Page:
SINGAPORE: All healthcare institutions in Singapore could soon be required to contribute data to the National Electronic Health Record (NEHR), in a move aimed at providing better care for patients.
Legislation is set to be introduced next year through a Healthcare Services Bill, Health Minister Gan Kim Yong said at the first FutureHealth conference held at Nanyang Technological University’s Lee Kong Chian School of Medicine on Wednesday (Nov 8).
“Patients can only realise the full potential of the NEHR if the data is comprehensive. And for NEHR data to be comprehensive, every provider and healthcare professional needs to contribute relevant data to it,” Mr Gan said.
“MOH (Ministry of Health) therefore intends to take the next major step for the NEHR to require mandatory data contribution by all licensees, such as healthcare providers and laboratories, so as to improve data comprehensiveness for better patient care.”
Set up in 2011, NEHR is a platform that brings together patient records such as their medication and laboratory reports from different care providers. The information is shared across providers.
Currently, contribution is voluntary with close to all public institutions contributing patient data but just 3 per cent of private healthcare providers do so. This represents a significant gap in the data available on the platform, says the Integrated Health Information Systems (IHiS), the nation's health tech agency which manages the NEHR.
FEW PRIVATE CLINICS ON BOARD
In the primary care sector for example – where about 80 per cent of Singaporeans visit private general practitioners instead of polyclinics – less than 70 out of 1,600 GP clinics contribute data to the NEHR.
One reason is that not all GPs have gone digital.
For Dr Ajith Damodaran, the most extensive form of digital recordkeeping he has is a spreadsheet of his patients’ names, address and the file number of their physical patient file.
He said it is not so much a matter of cost, but his level of comfort with technology.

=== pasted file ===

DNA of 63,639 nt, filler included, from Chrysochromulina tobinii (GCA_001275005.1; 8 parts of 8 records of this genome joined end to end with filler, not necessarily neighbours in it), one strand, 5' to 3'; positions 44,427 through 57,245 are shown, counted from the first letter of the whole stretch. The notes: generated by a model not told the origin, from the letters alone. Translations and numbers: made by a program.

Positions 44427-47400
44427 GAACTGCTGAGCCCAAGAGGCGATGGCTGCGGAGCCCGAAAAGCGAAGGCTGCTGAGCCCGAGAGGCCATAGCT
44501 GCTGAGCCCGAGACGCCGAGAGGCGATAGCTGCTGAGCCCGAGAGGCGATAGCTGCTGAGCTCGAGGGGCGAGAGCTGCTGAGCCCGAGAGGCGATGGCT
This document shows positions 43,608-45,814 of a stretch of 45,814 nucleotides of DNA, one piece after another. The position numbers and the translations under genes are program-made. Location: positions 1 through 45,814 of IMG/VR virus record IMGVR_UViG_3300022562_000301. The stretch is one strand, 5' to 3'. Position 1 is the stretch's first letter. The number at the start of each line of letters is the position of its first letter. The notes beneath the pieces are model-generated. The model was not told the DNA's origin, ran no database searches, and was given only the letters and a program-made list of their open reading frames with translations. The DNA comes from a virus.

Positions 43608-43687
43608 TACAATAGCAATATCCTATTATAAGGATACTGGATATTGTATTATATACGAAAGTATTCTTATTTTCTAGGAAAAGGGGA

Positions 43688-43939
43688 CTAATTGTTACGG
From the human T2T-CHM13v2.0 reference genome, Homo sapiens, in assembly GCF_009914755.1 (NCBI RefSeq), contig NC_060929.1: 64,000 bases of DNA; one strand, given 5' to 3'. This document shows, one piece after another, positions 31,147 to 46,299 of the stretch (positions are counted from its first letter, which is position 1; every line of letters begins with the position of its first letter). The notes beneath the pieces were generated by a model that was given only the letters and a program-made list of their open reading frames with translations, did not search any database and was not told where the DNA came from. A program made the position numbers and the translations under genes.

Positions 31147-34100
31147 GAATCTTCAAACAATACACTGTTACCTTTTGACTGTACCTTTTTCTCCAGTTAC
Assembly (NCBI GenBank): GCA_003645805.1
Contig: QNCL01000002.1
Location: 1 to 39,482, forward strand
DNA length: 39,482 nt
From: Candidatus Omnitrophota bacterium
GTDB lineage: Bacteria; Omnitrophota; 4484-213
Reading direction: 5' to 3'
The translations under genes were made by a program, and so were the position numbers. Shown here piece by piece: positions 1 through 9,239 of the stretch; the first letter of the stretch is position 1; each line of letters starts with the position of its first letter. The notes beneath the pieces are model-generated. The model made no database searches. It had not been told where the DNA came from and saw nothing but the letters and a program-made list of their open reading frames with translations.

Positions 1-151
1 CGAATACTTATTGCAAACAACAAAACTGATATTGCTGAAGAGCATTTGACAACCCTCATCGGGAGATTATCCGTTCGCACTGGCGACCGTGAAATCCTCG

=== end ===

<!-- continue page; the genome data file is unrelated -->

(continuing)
“I can't type fast enough. Whereas I can write in short form, draw diagrams whenever I need to and things like that. I still feel very comfortable doing that,” said the 63-year-old general practitioner.
Without an IT system that tracks his patients' health records, he is not able to contribute their data to the NEHR. However, he has used the database, which is accessible through an online portal, to get information on his patients who have been recently discharged from the hospital, such as the tests that were done.
While he acknowledged that sharing of information is important, he has no plans to digitise his records yet.
“I’ll wait and see until the law is passed,” said Dr Damodaran.
An estimated 20 per cent of private healthcare providers still rely on a pen-and-paper system. Even for those who are digitally ready, they will have to ensure their IT systems are compatible with the NEHR.
There will be a new S$20 million fund to defray the cost of upgrade, as well as technical and clinical support.
“To effectively upgrade and connect all these systems to NEHR, in a way we want it to be, in a safe and secure manner, with the right standards – it is a tall challenge by itself," said Mr Bruce Liang, CEO of IHiS.
"Firstly, there is the human factor about a certain amount of resistance, and the technical challenge is another aspect. So overall, it is going to be a challenging project to get everyone on board."
CONCERNS OVER PRIVACY
Since the NEHR was set up, concerns have been raised over issues like privacy. For example, job applicants who need to go for a medical check-up might not want their full medical history to be shared with their prospective employers - especially if they have a mental illness or sexually transmitted diseases.
But authorities have said that there are safeguards in place to ensure that only those providing care to patients access their records.
For example, healthcare providers use a personal account to log in to the system. Sensitive information will be tucked away, and doctors who require that information will have to use their medical licence number to access it.
“We also perform a significant amount of audits and checks, employing analytics, employing visual checks, manual checks, a combination of all, to look at what may appear to be irregular or illegitimate access to patient information,” said Mr Liang.
Authorities will hold consultations with stakeholders in the coming months. They will also look into how patients can find out who has accessed their information - which could be done through government portal HealthHub.
Healthcare institutions are likely to be given about two to three years to ensure they meet the requirements, if the law is passed.